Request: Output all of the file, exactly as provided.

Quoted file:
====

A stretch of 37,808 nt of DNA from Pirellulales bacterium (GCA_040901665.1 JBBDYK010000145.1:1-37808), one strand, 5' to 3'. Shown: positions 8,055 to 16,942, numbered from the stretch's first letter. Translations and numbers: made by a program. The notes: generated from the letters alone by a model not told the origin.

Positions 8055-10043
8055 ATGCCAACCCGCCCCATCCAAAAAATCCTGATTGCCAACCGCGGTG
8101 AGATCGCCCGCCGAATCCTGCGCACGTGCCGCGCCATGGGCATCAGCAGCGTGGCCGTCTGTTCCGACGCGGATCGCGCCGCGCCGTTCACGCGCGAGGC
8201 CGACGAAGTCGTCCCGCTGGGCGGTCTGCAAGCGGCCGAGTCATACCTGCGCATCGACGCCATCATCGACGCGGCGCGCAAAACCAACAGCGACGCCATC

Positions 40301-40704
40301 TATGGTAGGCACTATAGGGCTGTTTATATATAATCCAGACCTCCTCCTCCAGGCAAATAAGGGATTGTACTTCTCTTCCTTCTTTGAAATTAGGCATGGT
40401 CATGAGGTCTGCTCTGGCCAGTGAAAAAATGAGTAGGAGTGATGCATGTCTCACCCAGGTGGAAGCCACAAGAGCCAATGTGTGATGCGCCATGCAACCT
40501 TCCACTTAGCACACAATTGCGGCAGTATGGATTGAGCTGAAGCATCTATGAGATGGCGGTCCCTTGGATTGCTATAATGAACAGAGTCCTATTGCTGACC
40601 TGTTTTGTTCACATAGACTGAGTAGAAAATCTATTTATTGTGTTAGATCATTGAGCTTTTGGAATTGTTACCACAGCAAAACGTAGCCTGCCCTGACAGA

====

A stretch of 37,808 nt of DNA from Pirellulales bacterium (GCA_040901665.1 JBBDYK010000145.1:1-37808), one strand, 5' to 3'. Shown: positions 8,055 to 16,942, numbered from the stretch's first letter. Translations and numbers: made by a program. The notes: generated from the letters alone by a model not told the origin.

Positions 8055-10043
8055 ATGCCAACCCGCCCCATCCAAAAAATCCTGATTGCCAACCGCGGTG
8101 AGATCGCCCGCCGAATCCTGCGCACGTGCCGCGCCATGGGCATCAGCAGCGTGGCCGTCTGTTCCGACGCGGATCGCGCCGCGCCGTTCACGCGCGAGGC
8201 CGACGAAGTCGTCCCGCTGGGCGGTCTGCAAGCGGCCGAGTCATACCTGCGCATCGACGCCATCATCGACGCGGCGCGCAAAACCAACAGCGACGCCATC

Positions 40301-40704
40301 TATGGTAGGCACTATAGGGCTGTTTATATATAATCCAGACCTCCTCCTCCAGGCAAATAAGGGATTGTACTTCTCTTCCTTCTTTGAAATTAGGCATGGT
40401 CATGAGGTCTGCTCTGGCCAGTGAAAAAATGAGTAGGAGTGATGCATGTCTCACCCAGGTGGAAGCCACAAGAGCCAATGTGTGATGCGCCATGCAACCT
40501 TCCACTTAGCACACAATTGCGGCAGTATGGATTGAGCTGAAGCATCTATGAGATGGCGGTCCCTTGGATTGCTATAATGAACAGAGTCCTATTGCTGACC
40601 TGTTTTGTTCACATAGACTGAGTAGAAAATCTATTTATTGTGTTAGATCATTGAGCTTTTGGAATTGTTACCACAGCAAAACGTAGCCTGCCCTGACAGA